Before the introduction of salmon and other non-native trout, the lake trout was the undisputed king of these waters. Although there are now pretenders to the throne, this former alpha maintains his place as one of the most exciting fish to catch in Grand Traverse Bay. Hiding in the cooler waters found deep within the bay, the lake trout will not yield to amateur techniques. Captain Adam is well experienced in the behavior of this regal fish and has the knowledge and the equipment to help you bring him to the surface.
Lake trout are a native species of fish in the Great Lakes. To tell the native lake trout apart from the lake planted trout they remove the adipose fin, which indicates that a coded-wire tag was implanted into the snout. These tags are then used to figure out the age and stocking location of the catch. 98% of the trout that is caught are fin clipped. The old adage about lake trout is that they grow a pound a year, so the bigger the fish, the older it will be. Lake trout don’t travel a lot, approximately 150 miles in their lifetime. They are not fast growing fish, but tend to be very aggressive. Their aggressiveness can be seen by teeth marks on their back which tend to be from other fish who have grabbed them.
Lake trout normally have a white and greasy meat, but that has since changed for some lake trout. This is due to the invasive gobies that are located in the Great Lakes. Gobies are full of nutrients, which have since turned the meat of a lake trout into an orange color like a salmon, and have also made it a stronger meat. Planted fish do have eggs, but we have no idea if they reproduce or not. Native lake trout tend to be darker and their fins are a deep orange color, whereas planted can sometimes be a silver shade.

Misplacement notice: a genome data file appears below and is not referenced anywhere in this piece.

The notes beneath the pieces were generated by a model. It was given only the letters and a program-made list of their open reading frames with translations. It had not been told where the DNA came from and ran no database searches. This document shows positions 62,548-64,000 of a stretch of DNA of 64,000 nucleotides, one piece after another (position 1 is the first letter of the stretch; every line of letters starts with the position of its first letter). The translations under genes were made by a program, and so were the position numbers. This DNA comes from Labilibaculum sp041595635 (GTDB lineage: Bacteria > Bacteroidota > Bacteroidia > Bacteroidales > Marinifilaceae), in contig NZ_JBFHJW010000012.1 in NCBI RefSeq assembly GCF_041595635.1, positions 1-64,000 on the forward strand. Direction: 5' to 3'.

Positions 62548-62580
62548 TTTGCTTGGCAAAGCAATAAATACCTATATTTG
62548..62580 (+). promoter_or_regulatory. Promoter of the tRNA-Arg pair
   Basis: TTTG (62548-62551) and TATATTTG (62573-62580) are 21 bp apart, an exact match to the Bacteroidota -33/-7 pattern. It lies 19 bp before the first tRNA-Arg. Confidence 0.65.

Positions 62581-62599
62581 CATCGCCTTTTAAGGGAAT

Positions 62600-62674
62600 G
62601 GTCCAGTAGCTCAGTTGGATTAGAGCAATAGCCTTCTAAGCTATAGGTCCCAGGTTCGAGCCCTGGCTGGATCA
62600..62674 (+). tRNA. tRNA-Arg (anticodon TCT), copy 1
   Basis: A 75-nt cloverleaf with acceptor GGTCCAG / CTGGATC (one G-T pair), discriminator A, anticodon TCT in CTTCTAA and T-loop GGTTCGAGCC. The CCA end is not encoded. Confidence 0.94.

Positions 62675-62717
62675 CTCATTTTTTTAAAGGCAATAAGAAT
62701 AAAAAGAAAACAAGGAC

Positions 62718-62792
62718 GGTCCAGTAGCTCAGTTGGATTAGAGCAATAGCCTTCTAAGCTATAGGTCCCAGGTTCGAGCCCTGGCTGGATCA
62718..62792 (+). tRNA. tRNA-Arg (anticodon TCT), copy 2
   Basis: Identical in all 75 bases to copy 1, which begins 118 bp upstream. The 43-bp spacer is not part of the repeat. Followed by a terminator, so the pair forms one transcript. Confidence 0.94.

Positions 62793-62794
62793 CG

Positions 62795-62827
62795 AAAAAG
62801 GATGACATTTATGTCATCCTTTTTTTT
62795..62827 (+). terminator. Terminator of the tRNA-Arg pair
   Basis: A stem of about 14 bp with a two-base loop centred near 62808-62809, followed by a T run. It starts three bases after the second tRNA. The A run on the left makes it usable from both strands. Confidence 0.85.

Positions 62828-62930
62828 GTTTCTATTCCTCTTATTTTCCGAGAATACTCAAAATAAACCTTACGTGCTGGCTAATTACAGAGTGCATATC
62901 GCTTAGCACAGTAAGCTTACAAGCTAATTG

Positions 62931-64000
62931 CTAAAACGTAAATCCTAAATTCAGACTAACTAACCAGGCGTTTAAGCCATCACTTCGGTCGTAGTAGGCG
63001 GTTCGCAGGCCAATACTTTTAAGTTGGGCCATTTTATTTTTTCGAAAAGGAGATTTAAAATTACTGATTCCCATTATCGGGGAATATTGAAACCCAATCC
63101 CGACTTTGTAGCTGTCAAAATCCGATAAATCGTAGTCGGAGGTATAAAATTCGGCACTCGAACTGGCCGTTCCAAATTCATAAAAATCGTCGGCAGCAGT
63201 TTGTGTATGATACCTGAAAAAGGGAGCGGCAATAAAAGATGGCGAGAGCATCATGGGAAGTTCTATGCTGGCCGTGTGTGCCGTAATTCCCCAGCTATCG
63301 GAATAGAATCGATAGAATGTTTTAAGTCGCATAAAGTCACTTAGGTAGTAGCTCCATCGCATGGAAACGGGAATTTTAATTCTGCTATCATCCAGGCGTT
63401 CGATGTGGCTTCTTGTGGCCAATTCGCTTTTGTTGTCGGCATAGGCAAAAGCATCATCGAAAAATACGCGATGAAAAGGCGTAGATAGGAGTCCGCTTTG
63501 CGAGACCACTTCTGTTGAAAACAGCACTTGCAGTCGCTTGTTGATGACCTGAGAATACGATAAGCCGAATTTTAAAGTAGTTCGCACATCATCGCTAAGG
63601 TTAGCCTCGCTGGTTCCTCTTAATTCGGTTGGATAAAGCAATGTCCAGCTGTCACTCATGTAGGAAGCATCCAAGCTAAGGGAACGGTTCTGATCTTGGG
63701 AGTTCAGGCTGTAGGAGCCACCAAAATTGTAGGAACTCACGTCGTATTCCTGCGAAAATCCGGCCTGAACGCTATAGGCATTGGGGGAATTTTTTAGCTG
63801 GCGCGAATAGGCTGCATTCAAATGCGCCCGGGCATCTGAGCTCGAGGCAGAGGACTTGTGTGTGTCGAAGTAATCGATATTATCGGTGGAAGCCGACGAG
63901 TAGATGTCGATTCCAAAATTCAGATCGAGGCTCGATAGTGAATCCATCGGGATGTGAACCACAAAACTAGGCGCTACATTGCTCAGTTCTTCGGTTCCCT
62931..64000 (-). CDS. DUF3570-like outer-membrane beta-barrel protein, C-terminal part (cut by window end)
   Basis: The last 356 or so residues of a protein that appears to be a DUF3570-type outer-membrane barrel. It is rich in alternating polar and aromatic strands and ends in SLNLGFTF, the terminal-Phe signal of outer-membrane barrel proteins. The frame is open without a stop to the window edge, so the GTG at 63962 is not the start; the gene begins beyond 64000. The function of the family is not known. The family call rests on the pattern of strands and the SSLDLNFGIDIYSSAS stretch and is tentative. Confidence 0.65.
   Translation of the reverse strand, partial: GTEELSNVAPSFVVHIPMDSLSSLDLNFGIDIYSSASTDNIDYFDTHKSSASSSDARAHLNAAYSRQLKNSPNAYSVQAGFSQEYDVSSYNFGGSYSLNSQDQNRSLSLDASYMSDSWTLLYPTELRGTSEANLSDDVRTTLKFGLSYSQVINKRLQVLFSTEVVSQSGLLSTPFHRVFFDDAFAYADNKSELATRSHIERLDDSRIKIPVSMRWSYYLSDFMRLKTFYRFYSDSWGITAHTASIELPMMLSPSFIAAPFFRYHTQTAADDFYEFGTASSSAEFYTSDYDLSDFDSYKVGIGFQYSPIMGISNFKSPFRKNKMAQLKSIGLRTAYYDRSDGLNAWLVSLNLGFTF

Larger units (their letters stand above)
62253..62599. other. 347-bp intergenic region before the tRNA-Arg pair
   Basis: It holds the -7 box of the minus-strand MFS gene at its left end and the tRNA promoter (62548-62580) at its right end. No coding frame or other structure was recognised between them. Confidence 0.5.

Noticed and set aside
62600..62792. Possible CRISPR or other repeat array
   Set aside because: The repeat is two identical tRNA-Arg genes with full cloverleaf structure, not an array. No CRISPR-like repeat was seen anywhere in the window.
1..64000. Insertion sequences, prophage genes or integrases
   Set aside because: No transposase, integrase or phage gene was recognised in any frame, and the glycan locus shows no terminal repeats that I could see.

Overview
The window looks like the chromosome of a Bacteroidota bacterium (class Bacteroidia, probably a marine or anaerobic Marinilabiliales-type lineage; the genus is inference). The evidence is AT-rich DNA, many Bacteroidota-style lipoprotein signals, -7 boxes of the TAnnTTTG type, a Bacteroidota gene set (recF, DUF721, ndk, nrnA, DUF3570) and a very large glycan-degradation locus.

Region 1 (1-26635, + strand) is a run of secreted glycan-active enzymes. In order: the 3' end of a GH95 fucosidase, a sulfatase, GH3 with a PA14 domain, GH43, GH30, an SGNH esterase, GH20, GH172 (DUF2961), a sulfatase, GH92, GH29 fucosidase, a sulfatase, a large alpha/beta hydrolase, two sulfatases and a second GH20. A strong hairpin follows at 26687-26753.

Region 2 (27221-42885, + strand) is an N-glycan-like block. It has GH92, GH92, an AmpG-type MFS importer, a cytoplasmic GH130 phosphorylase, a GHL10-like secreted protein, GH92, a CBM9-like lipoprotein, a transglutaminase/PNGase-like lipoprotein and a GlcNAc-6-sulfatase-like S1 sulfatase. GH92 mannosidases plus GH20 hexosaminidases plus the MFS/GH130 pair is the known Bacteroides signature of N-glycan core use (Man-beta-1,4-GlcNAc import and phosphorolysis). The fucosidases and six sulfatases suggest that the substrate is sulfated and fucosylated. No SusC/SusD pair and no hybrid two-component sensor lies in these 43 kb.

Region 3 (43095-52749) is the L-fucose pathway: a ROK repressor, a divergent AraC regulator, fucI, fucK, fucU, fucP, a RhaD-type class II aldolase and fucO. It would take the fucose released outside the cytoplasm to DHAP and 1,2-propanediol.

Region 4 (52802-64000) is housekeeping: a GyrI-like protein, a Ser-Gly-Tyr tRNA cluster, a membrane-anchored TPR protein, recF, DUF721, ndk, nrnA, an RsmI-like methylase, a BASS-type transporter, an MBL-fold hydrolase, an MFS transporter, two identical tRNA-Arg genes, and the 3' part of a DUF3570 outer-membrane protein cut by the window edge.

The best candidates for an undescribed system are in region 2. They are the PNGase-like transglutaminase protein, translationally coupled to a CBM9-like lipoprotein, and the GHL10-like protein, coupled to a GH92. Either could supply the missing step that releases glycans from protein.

Many lake trout can be found at different temperatures of water, from 40-70 degrees. This depends on where the bait is located in different waters and the time of year. The best time of the season to fish for lake trout is the middle of May to June, and the season picks back up in August when the salmon move in. The season stops from October 31st to January 31st. To catch trout in early spring, you want to be in water 25-55 feet deep. This is because it’s warmer near the surface at this time. Over the years water 80-100 feet deep works best. This is because the lake trout tend to be “bottom fish”, lounging on the bottom instead of swimming around. They aren’t as aggressive if they just lay on the bottom.
There are many great ways to cook trout as Mega-Bite Fishing Charters suggests. One of the best ways is to take the fillet and put whatever seasonings you’d like on it, then put it meat side down on the grill. You want to sear it for 2-3 minutes and then flip it back over to sear on the side with the skin. After it’s flipped, make three slits into the meat, put lemon butter in those slits and cook for 5-10 minutes. Another great way is to poach it. Using aluminum foil, put in some water, vegetables, and the meat, then seal it up and put it on the grill. Some even suggest putting an Italian dressing marinade on the fish before putting it in the foil on the grill.
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